Although the coronary artery obstructions that were found at the autopsy were not caused by the job, one cannot say that the environment that he was working in with heat and humidity factors involved, did not in any way contribute to his demise, presumably on the basis of a fatal arrhythmia, such as ventricular fibrillation.
Dr. N's report concludes:
In my opinion, this case is a classical example of sudden cardiac death, almost certainly caused by a cardiac dysrhythmia (ineffective heart beat), most likely ventricular fibrillation. The underlying cause was conclusively established by autopsy as very high grade arteriosclerotic occlusions in the left coronary artery system. There was no thrombus or other pathologic feature that might be postulated as directly related to the job or activity of [deceased] at the time of or just prior to his demise. His death was in all medical probability due entirely to the natural history and progression of the underlying coronary artery disease and there is no medical evidence or reason to attribute his death to his work.
The hearing officer recited claimants' position to be that the deceased died from cardiac arrhythmia caused by ischemia (inadequate blood flow) due to operating heavy equipment for over 10 hours in high humidity and temperature on his first work day.
The hearing officer determined that there was no evidence that the deceased's work was a substantial contributing factor of his heart attack but rather that deceased's heart attack was a natural progression of a pre-existing heart condition or disease and, therefore, the death was not due to a compensable heart attack. Claimants' contention is that the hearing officer erred in referring to the deceased's death as being caused by a heart attack because he "had a cardiac arrest and not a heart attack." (Emphasis in the original.)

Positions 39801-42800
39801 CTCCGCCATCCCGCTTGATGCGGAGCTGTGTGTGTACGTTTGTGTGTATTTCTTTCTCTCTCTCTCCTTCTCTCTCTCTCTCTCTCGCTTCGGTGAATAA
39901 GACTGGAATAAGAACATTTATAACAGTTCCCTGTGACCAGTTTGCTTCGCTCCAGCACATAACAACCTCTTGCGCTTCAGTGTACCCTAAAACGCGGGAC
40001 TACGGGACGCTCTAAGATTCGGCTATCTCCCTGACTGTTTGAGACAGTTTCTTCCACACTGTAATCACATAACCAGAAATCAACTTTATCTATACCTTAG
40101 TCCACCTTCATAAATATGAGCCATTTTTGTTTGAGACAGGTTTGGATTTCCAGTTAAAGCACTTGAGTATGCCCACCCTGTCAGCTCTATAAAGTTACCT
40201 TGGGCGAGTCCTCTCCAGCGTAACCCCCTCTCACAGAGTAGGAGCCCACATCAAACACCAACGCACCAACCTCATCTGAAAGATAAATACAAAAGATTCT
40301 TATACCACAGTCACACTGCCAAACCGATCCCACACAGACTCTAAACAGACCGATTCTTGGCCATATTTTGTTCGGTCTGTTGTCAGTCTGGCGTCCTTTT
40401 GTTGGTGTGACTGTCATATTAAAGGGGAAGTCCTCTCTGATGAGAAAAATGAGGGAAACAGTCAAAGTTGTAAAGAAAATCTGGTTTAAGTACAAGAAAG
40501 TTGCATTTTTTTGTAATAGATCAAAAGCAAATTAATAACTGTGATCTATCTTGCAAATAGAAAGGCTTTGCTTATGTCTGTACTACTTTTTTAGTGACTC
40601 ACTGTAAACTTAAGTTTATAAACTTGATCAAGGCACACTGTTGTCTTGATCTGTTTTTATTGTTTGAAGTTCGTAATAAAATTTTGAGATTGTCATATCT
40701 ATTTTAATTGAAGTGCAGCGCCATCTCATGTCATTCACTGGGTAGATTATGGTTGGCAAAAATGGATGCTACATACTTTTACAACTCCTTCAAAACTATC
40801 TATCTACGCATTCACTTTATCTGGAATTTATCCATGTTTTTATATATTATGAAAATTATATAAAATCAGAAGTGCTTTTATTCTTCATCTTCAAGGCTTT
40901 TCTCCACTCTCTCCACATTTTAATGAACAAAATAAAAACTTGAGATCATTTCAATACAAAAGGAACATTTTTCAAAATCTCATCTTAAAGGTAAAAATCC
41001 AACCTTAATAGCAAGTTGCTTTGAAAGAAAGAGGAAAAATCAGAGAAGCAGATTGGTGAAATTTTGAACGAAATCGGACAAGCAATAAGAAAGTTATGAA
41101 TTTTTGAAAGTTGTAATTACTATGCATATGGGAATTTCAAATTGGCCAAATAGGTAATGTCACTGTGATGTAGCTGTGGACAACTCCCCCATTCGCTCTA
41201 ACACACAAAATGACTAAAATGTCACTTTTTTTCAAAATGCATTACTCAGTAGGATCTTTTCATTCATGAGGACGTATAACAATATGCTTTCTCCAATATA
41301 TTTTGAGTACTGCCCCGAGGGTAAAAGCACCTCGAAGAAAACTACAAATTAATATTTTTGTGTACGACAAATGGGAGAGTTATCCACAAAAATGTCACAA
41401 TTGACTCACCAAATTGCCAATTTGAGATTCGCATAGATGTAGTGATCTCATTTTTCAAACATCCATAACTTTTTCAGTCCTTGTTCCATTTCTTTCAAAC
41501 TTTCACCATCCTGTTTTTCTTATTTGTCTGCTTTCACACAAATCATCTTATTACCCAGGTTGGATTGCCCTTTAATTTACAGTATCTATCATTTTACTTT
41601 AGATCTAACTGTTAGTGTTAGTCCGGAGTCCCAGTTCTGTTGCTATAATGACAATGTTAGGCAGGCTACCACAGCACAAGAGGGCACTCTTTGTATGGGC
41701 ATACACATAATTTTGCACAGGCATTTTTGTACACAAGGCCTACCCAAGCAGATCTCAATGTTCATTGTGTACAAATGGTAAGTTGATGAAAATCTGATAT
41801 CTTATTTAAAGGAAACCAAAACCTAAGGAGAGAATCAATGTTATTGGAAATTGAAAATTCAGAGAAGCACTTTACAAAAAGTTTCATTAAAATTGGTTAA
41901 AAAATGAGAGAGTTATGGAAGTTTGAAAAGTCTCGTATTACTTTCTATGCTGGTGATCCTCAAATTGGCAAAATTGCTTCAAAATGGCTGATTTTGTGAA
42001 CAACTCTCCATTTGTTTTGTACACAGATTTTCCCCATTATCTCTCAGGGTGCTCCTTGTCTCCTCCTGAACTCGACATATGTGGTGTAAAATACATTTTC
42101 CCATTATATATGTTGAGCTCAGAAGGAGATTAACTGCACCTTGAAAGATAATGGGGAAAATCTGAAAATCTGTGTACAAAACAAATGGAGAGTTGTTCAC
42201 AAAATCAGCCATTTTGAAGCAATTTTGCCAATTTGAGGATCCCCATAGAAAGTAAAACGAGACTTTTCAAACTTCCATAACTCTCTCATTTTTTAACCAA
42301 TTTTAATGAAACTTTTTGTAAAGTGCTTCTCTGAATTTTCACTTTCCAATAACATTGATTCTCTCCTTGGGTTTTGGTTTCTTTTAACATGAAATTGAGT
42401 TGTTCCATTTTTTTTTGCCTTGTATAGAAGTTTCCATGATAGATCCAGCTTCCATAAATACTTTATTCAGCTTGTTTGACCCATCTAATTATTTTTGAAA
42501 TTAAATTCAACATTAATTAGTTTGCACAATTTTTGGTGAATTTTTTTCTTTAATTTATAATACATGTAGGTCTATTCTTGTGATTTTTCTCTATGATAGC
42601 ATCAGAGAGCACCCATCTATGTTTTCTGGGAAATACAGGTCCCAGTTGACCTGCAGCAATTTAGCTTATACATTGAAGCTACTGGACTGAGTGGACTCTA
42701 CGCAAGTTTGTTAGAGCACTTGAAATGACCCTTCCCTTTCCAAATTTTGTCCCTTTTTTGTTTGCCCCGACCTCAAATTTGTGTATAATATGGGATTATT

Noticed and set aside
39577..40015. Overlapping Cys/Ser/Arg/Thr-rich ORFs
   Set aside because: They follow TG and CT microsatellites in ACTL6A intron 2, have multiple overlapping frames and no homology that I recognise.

Carrier notes that in Texas Workers' Compensation Commission Appeal No. 91031, decided October 24, 1991, the medical reports used terms "sudden cardiac arrhythmia," "sudden cardiac death syndrome," and "arteriosclerotic cardiovascular disease" (which was the cause of death in the instant case) and the Appeals Panel held that those conditions were "cardiac in nature and within the broader non-medical definition of `heart attack.'" That case cited as authority for that proposition Northbrook National Insurance Company v. Goodwin, 676 S.W.2d 451 (Tex. App.-Houston 1984, writ ref'd n.r.e.); Hartford Accident andIndemnity Co. v. Thurmond, 527 S.W.2d 180 (Tex. Civ. App.-Corpus Christi 1975, writ ref'd n.r.e.); and generally 1 MONTFORD, BARBER, DUNCAN, A GUIDE TO TEXAS WORKERS' COMP REFORM § 4A 15, page 4-77, Butterworth Legal Publishers, Austin, Texas 1991; 1B LARSON'S WORKMEN'S COMPENSATION LAW § 38.31, Matthew Bender, New York 1991. The hearing officer did not err in finding that the deceased's heart attack was a natural progression of a pre-existing heart condition or disease being the arteriosclerotic cardiovascular disease. The term "cardiac arrest" would also be included under the definition of heart attack.